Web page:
The effect explains why they are more vulnerable to Alzheimer’s disease. Around the age of 40 or 50, progesterone, estrogen, and testosterone levels drop in women. It then affects the brain, making them more liable to fall have Alzheimer’s disease.
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6. Education Reduces The Risk Of Alzheimer’s Disease
When a person has more years of education, that person has a lower risk of Alzheimer’s disease. At old age, most adults who don’t engage in mental activities tend to be at a higher risk of Alzheimer’s disease.
Seniors should keep their brains active, by learning new languages and playing musical instruments. Taking classes is another way to reduce exposure to Alzheimer’s disease.
Also, engaging in group activities and interactions will help. People can also lower the risk of Alzheimer’s disease by staying close to friends and family.
7. It Is Linked To Loss Of Sense Of Smell
People with Alzheimer’s disease symptoms may lose their sense of smell. When a person loses their sense of smell, it shows the brain is losing its self-repair ability. They can’t smell well because of the presence of beta-amyloid protein. Caused by Alzheimer’s disease in the brain areas that help detect and perceive odors.
Loss of sense of smell is often an early indicator of Alzheimer’s disease so go for a test if you experience it.
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8. It Is Named After The Doctor That Discovered It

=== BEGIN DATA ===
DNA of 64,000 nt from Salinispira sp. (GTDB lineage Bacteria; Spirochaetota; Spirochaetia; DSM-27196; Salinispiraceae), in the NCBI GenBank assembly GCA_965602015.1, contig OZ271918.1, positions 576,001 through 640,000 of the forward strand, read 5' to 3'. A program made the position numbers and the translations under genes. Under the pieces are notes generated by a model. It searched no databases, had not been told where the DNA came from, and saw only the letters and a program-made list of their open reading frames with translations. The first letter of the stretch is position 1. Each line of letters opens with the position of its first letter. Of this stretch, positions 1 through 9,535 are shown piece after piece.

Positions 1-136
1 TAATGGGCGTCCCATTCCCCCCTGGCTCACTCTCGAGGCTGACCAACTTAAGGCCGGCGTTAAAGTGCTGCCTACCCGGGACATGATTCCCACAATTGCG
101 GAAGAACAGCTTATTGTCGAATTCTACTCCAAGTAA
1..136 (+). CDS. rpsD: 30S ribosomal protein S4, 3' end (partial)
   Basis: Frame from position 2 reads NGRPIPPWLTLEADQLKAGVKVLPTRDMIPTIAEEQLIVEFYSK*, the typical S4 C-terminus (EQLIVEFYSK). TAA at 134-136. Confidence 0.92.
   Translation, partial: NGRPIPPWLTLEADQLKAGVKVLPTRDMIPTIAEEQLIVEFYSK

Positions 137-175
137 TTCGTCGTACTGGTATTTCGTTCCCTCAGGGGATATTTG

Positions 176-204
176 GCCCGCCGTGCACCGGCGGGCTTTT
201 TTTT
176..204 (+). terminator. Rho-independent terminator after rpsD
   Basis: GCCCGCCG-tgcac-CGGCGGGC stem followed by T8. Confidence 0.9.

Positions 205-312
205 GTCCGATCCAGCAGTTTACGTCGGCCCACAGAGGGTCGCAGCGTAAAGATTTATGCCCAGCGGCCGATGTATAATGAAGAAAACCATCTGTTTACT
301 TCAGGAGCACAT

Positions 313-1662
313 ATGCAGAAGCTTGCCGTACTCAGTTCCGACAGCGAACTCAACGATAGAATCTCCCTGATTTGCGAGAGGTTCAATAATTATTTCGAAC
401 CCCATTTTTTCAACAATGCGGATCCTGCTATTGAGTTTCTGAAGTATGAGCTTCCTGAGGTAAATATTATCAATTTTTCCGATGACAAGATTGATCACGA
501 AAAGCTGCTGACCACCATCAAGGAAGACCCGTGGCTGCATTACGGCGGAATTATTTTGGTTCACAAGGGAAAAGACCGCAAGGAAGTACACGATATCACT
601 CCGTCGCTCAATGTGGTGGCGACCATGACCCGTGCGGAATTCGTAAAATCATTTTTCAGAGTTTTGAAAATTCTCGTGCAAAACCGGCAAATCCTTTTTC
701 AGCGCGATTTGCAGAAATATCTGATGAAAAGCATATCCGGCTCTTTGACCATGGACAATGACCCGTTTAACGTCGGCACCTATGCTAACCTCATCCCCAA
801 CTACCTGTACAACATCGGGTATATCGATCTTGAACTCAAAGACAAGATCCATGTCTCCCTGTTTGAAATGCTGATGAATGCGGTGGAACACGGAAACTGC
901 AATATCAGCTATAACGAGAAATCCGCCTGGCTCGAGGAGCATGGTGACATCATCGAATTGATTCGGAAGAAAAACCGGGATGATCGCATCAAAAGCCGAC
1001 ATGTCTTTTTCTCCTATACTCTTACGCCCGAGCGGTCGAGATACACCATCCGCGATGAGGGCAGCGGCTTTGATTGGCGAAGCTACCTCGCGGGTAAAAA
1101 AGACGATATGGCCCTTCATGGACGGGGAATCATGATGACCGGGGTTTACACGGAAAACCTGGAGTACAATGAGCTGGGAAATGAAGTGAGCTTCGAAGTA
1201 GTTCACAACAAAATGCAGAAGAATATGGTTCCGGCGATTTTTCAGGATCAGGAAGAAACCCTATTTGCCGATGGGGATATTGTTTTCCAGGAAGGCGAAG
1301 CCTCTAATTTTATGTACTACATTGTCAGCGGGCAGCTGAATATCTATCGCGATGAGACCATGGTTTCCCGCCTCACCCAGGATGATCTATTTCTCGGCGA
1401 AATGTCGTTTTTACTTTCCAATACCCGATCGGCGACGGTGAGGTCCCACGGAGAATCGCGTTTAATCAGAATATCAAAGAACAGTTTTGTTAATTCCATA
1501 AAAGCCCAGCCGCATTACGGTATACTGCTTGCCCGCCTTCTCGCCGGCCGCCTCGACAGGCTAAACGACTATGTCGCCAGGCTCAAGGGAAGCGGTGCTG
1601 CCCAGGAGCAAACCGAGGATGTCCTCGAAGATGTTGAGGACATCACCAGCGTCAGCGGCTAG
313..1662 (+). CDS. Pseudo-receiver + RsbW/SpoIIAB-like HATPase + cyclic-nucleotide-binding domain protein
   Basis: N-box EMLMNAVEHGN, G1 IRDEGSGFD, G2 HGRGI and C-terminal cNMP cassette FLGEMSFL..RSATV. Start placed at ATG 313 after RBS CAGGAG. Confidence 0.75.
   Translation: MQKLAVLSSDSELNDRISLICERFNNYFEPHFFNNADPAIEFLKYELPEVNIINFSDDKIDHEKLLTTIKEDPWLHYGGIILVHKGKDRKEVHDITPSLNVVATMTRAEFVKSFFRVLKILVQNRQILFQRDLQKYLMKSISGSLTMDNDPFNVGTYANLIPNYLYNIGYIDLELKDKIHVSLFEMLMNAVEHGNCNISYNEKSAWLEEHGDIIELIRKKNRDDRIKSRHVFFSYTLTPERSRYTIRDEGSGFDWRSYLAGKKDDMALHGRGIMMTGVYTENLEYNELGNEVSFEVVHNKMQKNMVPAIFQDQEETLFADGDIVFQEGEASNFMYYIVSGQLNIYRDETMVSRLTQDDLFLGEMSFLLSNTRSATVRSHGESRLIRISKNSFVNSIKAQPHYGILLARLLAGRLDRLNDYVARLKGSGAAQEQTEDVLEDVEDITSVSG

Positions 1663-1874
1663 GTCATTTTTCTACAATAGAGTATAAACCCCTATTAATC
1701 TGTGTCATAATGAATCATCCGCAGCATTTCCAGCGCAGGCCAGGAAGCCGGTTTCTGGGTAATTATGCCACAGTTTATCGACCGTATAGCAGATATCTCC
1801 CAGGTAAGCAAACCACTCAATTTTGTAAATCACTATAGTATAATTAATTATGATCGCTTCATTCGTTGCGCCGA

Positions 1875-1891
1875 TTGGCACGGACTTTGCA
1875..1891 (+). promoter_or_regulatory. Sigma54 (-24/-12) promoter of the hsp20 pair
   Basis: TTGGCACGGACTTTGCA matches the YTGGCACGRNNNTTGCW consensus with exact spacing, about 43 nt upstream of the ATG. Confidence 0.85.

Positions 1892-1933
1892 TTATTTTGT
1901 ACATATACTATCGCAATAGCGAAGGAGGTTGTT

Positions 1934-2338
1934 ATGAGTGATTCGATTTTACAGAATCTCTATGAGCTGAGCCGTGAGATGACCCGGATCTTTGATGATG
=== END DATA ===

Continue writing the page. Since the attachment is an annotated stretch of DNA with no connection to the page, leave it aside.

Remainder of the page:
Alzheimer’s disease came from the name of doctor that discovered it. The doctor’s name is Dr. Alois Alzheimer, who was a German psychiatrist and neuroanatomist.
This doctor discovered the disease by examining a deceased patient’s brain. The patient had experienced “memory loss, language problems, and unexpected behavior.”
The doctor found unusual protein plaques (amyloid-beta plaques) and tangles of fibre (tau clusters). Disrupt communication between neurons, hence causing Alzheimer’s disease.
9. Alzheimer’s Disease Has Stages
Alzheimer’s disease has three main progressive stages; early, middle, and late. Each stage has its symptoms and the amount of damage done to the brain. At the early stage, the person can still carry out daily activities and take care of themselves. But they might not remember new information.
In the middle stage, memory loss gets worse. They only can’t remember new information but history and memories of events as well. Individuals at the late stage have serious difficulties communicating and interacting with their environment. Thus, they need to be taken care of by other people.
10. There Is No Cure
So far, there is no cure for Alzheimer’s disease. But you can slow down the effects of the disease treatment and care. Several pharmaceutical treatments are available at various pharmacies and hospitals.
If you suspect any Alzheimer’s disease symptoms, you should see your doctor immediately. The physician will examine you and give you advice on seeing a specialist. Living with Alzheimer’s is possible, but it can take a toll on family members and loved ones.
Early detection can reduce the severity and save lives. That is why everyone needs to develop the habit of seeing a doctor at least three or four times a year.